Something about glittery, perfectly-synchronized legs going up and down, left and right to the beat of the music almost always makes an audience stand up and cheer. The Northern Kentucky University Theater Department’s latest production of the Broadway musical classic “A Chorus Line” is no exception to the rule.
“A Chorus Line” takes the audience behind the glitz and glamour of a production and invites it to sit in on the chorus auditions to a Broadway show. The stage is stripped down to a white dance line and a mirror. Hopeful performers swing, jump and step-ball-change around the stage. They nervously smile as hard as they can for a director who they pray will pick them for his production. The play follows these performers through the audition and in the process introduces us to the personalities of the dancers who want nothing more than to become the nameless performers who make up a chorus line.
Original Broadway cast-member Mitzi Hamilton’s recreation of the original choreography was literally breathtaking. The high-energy opening number “I Hope I Get It” was emotionally and physically exhausting as the auditioning director Zach (Gabe Johnson) rapidly fired off orders and steps for the auditioning performers. By the end of the number, I was having theatrical sympathy pains. I felt like I needed to take five and catch my breath along with the performers.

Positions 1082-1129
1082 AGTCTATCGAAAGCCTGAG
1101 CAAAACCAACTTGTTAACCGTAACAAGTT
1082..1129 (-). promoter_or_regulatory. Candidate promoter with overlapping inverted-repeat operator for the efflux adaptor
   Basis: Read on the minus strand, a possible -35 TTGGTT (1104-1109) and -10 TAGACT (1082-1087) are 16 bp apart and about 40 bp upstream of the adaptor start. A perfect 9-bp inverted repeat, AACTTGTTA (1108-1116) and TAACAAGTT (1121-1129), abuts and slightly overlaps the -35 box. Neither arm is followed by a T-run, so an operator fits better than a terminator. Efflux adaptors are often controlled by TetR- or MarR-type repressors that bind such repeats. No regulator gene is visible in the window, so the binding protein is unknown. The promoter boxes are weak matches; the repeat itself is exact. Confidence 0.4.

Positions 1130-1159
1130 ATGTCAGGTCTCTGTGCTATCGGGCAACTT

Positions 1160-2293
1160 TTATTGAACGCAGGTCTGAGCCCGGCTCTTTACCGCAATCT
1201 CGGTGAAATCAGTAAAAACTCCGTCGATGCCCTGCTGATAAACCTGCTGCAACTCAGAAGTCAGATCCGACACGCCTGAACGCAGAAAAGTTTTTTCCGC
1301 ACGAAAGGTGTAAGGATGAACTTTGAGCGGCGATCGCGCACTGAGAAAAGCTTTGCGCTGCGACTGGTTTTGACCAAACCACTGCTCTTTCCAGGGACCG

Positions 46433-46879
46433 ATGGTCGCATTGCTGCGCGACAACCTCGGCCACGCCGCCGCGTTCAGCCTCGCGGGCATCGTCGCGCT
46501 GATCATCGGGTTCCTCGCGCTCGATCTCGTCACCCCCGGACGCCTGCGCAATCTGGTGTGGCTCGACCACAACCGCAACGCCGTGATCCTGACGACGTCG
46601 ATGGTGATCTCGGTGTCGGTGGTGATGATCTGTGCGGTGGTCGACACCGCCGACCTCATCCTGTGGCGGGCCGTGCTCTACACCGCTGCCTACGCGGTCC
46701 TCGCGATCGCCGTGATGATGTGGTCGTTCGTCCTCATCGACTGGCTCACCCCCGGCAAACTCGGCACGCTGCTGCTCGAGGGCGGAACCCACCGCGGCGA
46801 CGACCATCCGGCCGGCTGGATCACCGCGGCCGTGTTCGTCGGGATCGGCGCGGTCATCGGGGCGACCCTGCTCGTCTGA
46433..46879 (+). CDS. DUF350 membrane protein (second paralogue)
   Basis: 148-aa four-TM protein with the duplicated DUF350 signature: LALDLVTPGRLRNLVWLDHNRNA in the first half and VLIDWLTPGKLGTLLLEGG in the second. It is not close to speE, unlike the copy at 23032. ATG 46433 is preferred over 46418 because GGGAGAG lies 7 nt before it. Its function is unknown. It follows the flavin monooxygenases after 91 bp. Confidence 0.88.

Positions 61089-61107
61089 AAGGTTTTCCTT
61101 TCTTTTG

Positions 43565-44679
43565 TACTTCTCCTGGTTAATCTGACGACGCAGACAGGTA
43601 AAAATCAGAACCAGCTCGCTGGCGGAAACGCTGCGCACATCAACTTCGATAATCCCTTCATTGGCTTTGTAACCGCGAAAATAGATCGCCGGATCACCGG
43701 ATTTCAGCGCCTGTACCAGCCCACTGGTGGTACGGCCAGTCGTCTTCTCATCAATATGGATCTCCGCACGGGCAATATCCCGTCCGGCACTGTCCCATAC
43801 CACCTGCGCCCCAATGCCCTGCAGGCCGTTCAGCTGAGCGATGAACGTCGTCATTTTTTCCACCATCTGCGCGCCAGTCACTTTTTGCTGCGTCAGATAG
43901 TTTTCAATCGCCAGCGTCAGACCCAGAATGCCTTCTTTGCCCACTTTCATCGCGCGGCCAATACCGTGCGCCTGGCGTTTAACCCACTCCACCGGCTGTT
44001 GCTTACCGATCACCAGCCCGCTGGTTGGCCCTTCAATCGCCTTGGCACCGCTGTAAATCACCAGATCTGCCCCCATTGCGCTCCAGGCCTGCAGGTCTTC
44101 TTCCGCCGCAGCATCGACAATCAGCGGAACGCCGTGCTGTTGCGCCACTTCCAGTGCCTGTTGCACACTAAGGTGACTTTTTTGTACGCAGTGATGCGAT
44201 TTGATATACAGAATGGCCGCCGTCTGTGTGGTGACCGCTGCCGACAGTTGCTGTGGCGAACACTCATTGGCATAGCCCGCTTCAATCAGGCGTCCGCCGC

The intensity of the first number continued through the rest of the show as the characters one by one revealed their personalities to Zach. The large show relies on unique characters to illuminate a depressingly bare set.
Paul (David Rowland) introduces himself in an emotional monologue that describes his journey to Broadway dancing.
This show proves that not only is Rowland an exceptional singer and dancer, he’s also a powerful dramatic actor.
While Paul and the rest of the characters hope for their first big break, Cassie (Sarah Peak) is veteran dancer who shares a romantic past with Zach and wants to return to Broadway after an attempt to make it in Hollywood. Peak sings, acts and dances her way into sympathetically portraying one of the show’s most complex characters.
Director Mark Hardy and the cast and crew of “A Chorus Line” have artfully recreated the fever-pitch excitement of an audition while exploring the motivation of the actors who are willing to put everything “on the line” in order to make it on Broadway.